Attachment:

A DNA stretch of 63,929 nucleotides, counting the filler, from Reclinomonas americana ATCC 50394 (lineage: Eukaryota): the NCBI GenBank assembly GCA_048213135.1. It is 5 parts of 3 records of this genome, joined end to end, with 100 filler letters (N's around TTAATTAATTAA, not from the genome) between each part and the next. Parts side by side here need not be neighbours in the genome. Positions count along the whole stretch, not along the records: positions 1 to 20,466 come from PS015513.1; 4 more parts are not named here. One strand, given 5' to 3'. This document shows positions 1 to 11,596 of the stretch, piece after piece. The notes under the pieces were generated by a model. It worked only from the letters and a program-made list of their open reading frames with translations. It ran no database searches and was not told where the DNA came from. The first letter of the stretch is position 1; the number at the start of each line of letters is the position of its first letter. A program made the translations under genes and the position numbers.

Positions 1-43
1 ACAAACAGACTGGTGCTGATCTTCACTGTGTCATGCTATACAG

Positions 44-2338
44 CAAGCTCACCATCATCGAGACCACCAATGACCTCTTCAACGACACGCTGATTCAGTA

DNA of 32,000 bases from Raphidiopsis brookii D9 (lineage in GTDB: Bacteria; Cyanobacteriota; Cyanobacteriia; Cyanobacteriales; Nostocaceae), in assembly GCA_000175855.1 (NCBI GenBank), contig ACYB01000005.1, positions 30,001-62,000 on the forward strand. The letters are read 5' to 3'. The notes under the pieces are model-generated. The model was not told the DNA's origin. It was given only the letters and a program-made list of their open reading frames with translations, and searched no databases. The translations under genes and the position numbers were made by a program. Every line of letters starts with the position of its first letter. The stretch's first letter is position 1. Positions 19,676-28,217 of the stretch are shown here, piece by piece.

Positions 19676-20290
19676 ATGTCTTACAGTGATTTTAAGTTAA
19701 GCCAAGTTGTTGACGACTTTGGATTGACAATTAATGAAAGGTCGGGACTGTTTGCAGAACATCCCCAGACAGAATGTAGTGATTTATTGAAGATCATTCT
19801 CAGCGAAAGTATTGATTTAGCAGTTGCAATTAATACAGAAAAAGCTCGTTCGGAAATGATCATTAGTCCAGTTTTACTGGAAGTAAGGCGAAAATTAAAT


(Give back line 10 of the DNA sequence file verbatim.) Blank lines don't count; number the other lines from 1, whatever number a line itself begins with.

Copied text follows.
19801 CAGCGAAAGTATTGATTTAGCAGTTGCAATTAATACAGAAAAAGCTCGTTCGGAAATGATCATTAGTCCAGTTTTACTGGAAGTAAGGCGAAAATTAAAT